Sep 8 2011
Dear Ms. Brook:
This is the second to last book in the Guardian series. The hero is a human named Nicholas St. Croix who first appeared in Demon Blood as a demon hunter. Nicholas searches for the demon who impersonated his mother and drove his father to suicide. He believes that Ash, a halfling demon, can lead him to this villain. Ash has taken on the appearance of someone that Nicholas once knew and who he believed had been killed by his demon target. Ash, however, can’t remember anything of her time before the Nightingale House, a psychiatric hospital.
She doesn’t know if she was once this Rachel person that Nicholas claims to have cared about. She doesn’t know exactly what she is. She only knows that she scared the beejeesus out of the staff at the Nightingale House because she could clothe herself from thin air, scent the feelings of others, jump from high altitudes and sometimes she even turned red. The what question is part of the mystery that drives the plot and for a Guardian book, I found this plot to be fairly straightforward. Can Nicholas overcome his hatred of everything demonic to accept his growing feelings for Ash? Will Ash regain her memory? Is she Rachel reborn?
For the overarching series plot, Caelum is literally falling apart. The buildings are crumbling and the place is abandoned. Most of the guardians have ascended. Michael is gone and Taylor is supposed to be gathering new guardians as replacements but no human has offered up the requisite sacrifice in the last year.
The reveal of Ash’s identity is actually told early on in the story but in such a subtle way that I totally missed it on the first reading. Upon review, I felt foolish for having overlooked it but no part of the text is included just for fun. Instead, the clues about Ash and how she relates to the overall series arc are there to be found. It is part of what makes the series engaging and worth re-reading. But the inclusion of a big series plot with a complicated story arc can also lend itself to confusing a reader, particularly a reader who jumps in at the middle of the series. I don’t know that a reader can jump into this series although you have provided a great number of guides on your site for new readers.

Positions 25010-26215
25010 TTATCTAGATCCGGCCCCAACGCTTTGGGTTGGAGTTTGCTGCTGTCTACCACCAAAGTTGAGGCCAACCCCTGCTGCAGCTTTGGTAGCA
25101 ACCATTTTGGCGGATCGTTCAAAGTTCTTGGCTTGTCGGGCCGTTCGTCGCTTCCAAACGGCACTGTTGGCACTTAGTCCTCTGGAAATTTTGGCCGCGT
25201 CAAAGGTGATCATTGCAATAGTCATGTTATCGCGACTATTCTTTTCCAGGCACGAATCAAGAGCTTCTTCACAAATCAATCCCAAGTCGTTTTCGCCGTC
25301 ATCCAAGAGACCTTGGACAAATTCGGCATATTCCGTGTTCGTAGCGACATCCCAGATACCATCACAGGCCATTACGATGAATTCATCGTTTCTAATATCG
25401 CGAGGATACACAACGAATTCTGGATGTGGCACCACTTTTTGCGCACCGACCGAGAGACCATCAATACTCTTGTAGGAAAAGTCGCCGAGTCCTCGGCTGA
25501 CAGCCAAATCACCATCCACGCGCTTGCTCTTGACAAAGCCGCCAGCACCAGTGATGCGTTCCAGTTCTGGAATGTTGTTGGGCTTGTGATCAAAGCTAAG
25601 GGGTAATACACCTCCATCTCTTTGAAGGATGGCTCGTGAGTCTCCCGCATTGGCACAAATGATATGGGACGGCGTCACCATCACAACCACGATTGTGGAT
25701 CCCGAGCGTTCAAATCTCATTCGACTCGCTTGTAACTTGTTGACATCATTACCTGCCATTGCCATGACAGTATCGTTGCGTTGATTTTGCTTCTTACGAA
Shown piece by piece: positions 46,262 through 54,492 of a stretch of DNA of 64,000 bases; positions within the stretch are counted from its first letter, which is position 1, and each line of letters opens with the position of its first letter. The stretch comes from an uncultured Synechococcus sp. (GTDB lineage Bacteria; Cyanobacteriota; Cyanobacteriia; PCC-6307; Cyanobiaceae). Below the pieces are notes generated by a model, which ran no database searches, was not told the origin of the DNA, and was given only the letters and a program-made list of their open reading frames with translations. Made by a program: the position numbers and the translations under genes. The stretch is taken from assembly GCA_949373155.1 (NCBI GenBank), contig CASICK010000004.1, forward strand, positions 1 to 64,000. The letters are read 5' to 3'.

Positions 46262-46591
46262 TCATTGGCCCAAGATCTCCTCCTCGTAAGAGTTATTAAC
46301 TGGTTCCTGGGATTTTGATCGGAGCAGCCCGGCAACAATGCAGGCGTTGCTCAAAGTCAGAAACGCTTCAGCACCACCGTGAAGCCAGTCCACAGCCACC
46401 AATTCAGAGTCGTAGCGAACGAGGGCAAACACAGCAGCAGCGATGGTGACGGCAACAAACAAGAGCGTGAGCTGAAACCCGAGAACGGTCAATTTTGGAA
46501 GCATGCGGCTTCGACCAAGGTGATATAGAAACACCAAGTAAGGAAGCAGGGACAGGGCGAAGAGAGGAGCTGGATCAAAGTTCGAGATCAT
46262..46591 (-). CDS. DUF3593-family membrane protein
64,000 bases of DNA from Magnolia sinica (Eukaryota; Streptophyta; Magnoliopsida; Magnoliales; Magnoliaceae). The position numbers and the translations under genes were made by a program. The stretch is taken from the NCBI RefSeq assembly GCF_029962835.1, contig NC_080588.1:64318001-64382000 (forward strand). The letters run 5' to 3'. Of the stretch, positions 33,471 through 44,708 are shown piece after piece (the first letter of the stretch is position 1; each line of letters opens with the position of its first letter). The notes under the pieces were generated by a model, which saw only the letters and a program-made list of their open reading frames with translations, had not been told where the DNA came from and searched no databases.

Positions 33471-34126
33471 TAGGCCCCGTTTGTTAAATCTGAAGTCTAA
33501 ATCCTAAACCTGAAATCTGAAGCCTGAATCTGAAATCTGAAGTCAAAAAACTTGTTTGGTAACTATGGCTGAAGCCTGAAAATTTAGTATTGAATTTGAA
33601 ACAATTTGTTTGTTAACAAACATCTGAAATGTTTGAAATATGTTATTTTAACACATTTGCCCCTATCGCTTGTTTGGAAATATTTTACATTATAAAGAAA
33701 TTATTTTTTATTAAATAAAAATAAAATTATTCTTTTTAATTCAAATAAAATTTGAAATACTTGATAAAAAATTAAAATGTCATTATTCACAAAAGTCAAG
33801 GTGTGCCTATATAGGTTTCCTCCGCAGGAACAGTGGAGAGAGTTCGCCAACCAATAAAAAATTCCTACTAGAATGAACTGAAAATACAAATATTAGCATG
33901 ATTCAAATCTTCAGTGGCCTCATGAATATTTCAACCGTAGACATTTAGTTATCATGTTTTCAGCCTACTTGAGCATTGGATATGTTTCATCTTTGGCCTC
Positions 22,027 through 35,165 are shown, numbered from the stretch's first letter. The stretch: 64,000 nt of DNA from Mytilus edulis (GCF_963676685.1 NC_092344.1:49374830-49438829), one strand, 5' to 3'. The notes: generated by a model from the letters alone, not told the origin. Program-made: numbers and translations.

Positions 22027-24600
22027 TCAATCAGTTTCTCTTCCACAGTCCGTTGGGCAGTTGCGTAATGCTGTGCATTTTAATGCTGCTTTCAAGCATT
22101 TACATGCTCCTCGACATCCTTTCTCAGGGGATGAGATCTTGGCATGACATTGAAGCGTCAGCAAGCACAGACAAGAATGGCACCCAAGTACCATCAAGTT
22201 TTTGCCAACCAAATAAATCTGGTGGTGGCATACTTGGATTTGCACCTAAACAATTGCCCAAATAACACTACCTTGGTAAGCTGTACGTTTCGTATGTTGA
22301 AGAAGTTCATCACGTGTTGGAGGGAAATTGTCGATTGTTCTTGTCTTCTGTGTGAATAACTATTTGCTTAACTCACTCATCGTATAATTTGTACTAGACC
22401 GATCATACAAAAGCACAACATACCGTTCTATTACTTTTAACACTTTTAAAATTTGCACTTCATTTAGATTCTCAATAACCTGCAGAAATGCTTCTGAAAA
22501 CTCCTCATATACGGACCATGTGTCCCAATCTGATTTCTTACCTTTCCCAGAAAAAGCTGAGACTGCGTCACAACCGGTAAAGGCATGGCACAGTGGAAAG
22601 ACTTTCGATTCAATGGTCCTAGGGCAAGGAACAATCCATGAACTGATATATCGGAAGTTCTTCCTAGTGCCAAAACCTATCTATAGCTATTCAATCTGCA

I thought this was a good addition to the series because I was completely engaged when going in I thought I might skip to the Taylor/Michael bits. Nicholas was the billionaire asshole bent on revenge but for a good reason but his anger couldn’t stand up to Ash’s refusal to be upset or hurt by his attacks. Ash’s inability to be a good demon provides for several moments of comic relief:
“I’d rather be a clever demon. Perhaps that’s why it is taking me so long to come up with a plot against you. My standards are too high.”
Nicholas bit back his laugh. Damn it. How did she turn his anger and suspicion around so easily? In all probability, she was plotting to destroy him. He ought to be preparing for it, not finding humor in it.
“Have you been trying to think up many plots?”
“Not really.” She gave him a sideways glance. “It ought to be simpler now, knowing that I should think of something cliché. And you never answered me: Are demons all so obvious?”
At first glance, it seems that Nicholas has the bigger story arc. He goes from demon hunting man to caring so deeply about Ash that his decision is placing him at odds with the Guardians. Yet Ash is the one who had no memory, who is recreating her life as the book unfolds.
It was pointed out early in the story that Nicholas’ feelings for Rachel were that of guilt rather than lost love and there were efforts to show why Ash was connecting to Nicholas where Rachel could not. With Rachel, Nicholas would have always felt guilty. She wouldn’t have understood his quest against demons or his role in the larger world. Ash was part of that larger world. Nicholas didn’t have to care for Ash as he would have had to care and watch out for Rachel’s safety. Ash was self sufficient, both emotionally and physically, than Rachel.
In Demon Forged,